(Note: All heirloom varieties are open-pollinated but not all open-pollinated varieties are heirloom varieties.)

Where did the term "Heirloom" plants begin?

The term "Heirloom" applied to plants was apparently first used by Kent Whealy of Seed Savers Exchange, who first used "heirloom" in relation to plants in a speech he gave in Tucson in 1981. He had asked permission to use the term "heirloom" from John Withee, who had used the term on the cover of his bean catalog. John said sure, that he had taken it from Prof. William Hepler at the University of New Hampshire, who first used the term "heirloom" to describe some beans that friends had given him back in the 1940s.

The Importance of "Heirloom" Tomatoes.

In the past 40 years, we've lost many of our heirloom varieties, along with the many smaller family farms that supported heirlooms. The multitude of heirlooms that had adapted to survive well for hundreds of years were lost or replaced by fewer hybrid tomatoes, bred for their commercially attractive characteristics.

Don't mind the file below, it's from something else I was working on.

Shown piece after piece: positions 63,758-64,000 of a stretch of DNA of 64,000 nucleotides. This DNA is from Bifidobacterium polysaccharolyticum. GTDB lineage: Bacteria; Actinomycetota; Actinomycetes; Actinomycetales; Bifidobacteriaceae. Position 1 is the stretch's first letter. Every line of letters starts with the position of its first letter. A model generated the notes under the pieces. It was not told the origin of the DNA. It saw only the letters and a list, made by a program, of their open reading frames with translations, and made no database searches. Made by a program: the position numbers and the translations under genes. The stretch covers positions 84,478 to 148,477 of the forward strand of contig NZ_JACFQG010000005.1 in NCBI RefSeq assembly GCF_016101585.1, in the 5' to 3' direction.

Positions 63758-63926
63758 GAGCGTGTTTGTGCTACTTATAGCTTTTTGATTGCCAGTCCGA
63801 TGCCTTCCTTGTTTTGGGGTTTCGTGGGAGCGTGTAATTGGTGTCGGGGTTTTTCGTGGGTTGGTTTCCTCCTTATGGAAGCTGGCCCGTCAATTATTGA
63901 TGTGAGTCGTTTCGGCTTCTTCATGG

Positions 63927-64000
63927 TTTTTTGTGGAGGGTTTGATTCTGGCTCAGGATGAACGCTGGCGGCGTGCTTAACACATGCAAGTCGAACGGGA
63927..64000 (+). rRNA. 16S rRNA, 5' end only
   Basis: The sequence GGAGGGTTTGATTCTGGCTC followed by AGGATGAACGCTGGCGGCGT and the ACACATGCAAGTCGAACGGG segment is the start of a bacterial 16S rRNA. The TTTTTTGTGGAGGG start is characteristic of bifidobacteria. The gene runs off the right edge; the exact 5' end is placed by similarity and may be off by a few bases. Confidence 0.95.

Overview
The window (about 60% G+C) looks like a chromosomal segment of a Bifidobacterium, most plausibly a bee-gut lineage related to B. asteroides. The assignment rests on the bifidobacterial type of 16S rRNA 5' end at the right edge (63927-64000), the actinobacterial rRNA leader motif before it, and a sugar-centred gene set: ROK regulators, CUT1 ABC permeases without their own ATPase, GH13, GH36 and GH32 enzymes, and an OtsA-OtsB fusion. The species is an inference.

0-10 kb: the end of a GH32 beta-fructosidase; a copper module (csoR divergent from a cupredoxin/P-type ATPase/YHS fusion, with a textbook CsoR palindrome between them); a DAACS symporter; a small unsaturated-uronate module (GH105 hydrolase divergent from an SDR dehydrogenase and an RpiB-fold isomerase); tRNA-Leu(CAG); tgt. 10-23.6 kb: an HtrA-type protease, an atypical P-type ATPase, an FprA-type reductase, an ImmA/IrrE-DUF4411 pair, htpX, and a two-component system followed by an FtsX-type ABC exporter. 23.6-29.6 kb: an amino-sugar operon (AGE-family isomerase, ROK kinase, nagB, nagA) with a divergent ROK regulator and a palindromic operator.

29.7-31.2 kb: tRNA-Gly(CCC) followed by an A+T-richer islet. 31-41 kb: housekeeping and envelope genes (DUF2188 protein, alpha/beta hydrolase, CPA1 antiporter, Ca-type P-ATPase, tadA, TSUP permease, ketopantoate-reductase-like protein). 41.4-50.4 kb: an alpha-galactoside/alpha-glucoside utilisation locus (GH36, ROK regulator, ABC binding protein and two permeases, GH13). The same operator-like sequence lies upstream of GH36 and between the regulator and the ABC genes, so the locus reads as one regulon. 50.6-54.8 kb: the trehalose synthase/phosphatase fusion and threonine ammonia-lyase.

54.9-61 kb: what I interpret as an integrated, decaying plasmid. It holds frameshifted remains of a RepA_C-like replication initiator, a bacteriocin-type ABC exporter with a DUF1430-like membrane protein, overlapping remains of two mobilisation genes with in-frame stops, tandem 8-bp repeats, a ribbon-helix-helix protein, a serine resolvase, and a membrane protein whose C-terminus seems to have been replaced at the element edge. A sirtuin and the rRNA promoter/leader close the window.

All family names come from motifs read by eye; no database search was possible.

In the process we have also lost much of the ownership of foods typically grown by family gardeners and small farms, and we are loosing the genetic diversity at an accelerating and alarming rate.

Every heirloom variety is genetically unique and inherent in this uniqueness is an evolved resistance to pests and diseases and an adaptation to specific growing conditions and climates. With the reduction in genetic diversity, food production is drastically at risk from plant epidemics and infestation by pests. Call this genetic erosion.

The late Jack Harlan, world-renowned plant collector who wrote the classic Crops and Man while Professor of Plant Genetics at University of Illinois at Urbana, wrote, "These resources stand between us and catastrophic starvation on a scale we cannot imagine. In a very real sense, the future of the human race rides on these materials. The line between abundance and disaster is becoming thinner and thinner, and the public is unaware and unconcerned. Must we wait for disaster to be real before we are heard? Will people listen only after it is too late."

It is up to us as gardeners and responsible stewards of the earth to assure that we sustain the diversity afforded us through heirloom varieties.”